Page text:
Global Stock Markets Move Higher Despite US Unemployment Figure Error

Friday’s job report from the Bureau of Labor Statistics was the subject of significant controversy over the weekend. The report put the US unemployment rate at 13.3% in May, well below the level expected, but the unit admitted that a classification error had led to some furloughed workers not being counted as unemployed. If those individuals had been counted, the unemployment rate would have come in three percentage points higher. Despite the error, stocks were buoyed at the start of the week, as economists had been anticipating the unemployment rate to come in at close to 20%. Overnight in Asia both the Nikkei and the Hong Kong Hang Seng are up, with Japan’s index closing up 1.4% higher, and Hong Kong’s making marginal gains. US stock futures also traded higher ahead of Monday’s open, with the updated unemployment rate still well below what was expected. Investors are now looking forward to the Federal Reserve’s updated policy statement on Wednesday, which will be accompanied by its first economic projections of 2020. The surprising unemployment rate figures may impact the Fed’s interest rate stance and speed up the timeline for rates to move up from zero.

Elsewhere, the oil market was given a lift after OPEC and Russia agreed to extend their record oil production cuts for a further month. Crude has already recovered to over $40 a barrel, with the group attempting to prop up a market devastated by the coronavirus pandemic.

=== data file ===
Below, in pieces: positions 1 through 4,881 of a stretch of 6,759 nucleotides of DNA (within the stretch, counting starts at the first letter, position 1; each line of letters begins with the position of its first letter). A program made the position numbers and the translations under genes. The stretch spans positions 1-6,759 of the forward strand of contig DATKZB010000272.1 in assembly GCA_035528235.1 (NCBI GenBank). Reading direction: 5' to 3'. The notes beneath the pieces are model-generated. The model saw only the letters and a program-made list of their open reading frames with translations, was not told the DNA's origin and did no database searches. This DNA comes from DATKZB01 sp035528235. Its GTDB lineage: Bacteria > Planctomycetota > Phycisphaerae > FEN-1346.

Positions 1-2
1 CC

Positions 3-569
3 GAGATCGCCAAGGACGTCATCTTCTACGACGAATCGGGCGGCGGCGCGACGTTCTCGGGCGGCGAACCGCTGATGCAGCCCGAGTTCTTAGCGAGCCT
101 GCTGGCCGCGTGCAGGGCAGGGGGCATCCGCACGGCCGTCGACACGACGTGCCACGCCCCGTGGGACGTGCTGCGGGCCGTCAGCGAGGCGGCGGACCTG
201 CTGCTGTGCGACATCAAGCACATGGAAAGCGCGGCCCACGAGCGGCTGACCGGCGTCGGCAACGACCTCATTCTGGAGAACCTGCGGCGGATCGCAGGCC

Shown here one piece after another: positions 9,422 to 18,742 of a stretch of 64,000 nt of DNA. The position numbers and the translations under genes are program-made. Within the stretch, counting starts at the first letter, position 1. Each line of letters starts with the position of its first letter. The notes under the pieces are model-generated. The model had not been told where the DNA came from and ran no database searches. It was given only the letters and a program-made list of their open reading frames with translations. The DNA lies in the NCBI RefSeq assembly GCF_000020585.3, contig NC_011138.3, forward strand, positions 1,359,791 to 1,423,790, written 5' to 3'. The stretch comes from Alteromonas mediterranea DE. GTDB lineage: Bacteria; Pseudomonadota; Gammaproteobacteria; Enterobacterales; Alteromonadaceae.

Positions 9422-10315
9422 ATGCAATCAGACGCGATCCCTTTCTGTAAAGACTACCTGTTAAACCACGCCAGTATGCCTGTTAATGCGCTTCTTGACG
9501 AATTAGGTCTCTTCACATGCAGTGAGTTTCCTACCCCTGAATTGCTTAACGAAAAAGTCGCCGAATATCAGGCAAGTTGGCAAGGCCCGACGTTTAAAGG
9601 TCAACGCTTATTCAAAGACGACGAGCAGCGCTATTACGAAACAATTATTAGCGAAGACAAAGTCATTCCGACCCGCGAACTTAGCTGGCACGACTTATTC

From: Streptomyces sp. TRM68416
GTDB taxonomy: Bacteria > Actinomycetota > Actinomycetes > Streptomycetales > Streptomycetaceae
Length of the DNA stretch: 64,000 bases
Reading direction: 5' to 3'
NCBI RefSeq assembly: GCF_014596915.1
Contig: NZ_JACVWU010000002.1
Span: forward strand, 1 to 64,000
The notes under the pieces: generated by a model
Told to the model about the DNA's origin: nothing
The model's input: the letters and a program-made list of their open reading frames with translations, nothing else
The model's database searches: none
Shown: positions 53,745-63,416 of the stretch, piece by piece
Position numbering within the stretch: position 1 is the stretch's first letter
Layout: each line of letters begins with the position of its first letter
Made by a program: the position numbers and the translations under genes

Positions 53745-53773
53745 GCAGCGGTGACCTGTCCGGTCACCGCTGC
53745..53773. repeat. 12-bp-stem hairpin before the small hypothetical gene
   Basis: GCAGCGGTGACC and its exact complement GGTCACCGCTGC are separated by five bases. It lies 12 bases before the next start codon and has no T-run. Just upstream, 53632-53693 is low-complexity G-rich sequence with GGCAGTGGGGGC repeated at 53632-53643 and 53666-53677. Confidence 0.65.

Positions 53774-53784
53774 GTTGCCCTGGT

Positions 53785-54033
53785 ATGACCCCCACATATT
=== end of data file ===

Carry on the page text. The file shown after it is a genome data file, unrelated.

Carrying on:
S&P 500 close to breakeven year-to-date

All three major US stock indices made major gains last week, with the Dow Jones Industrial Average leading the way at 6.8%, versus 4.9% for the S&P 500 and 3.4% for the Nasdaq Composite. Investors looked past widespread civil unrest, instead choosing to focus on hopes of economic recovery. The Dow was boosted by a rebound in more economically sensitive value stocks, that have largely underperformed in 2020 so far. The Nadsaq Composite is now up near 10% in 2020 so far, while the S&P 500 is close to breaking even year-to-date. Energy and financial names had a particularly good week, with the former driven by US oil prices rebounding, while financial stocks were boosted by a rebound in US treasury yields - which hit an 11-week high. The Dow was helped higher by a major rebound in Boeing’s share price, driven by investor optimism around what the easing of lockdowns means for the airline industry. Boeing (BA) stock gained 36% last week and is now up almost 60% in 2020 so far. Airlines Delta (DAL), United (UAL) and American (AAL) all posted significant gains last week too, finishing up 31%, 44% and 67% higher respectively.

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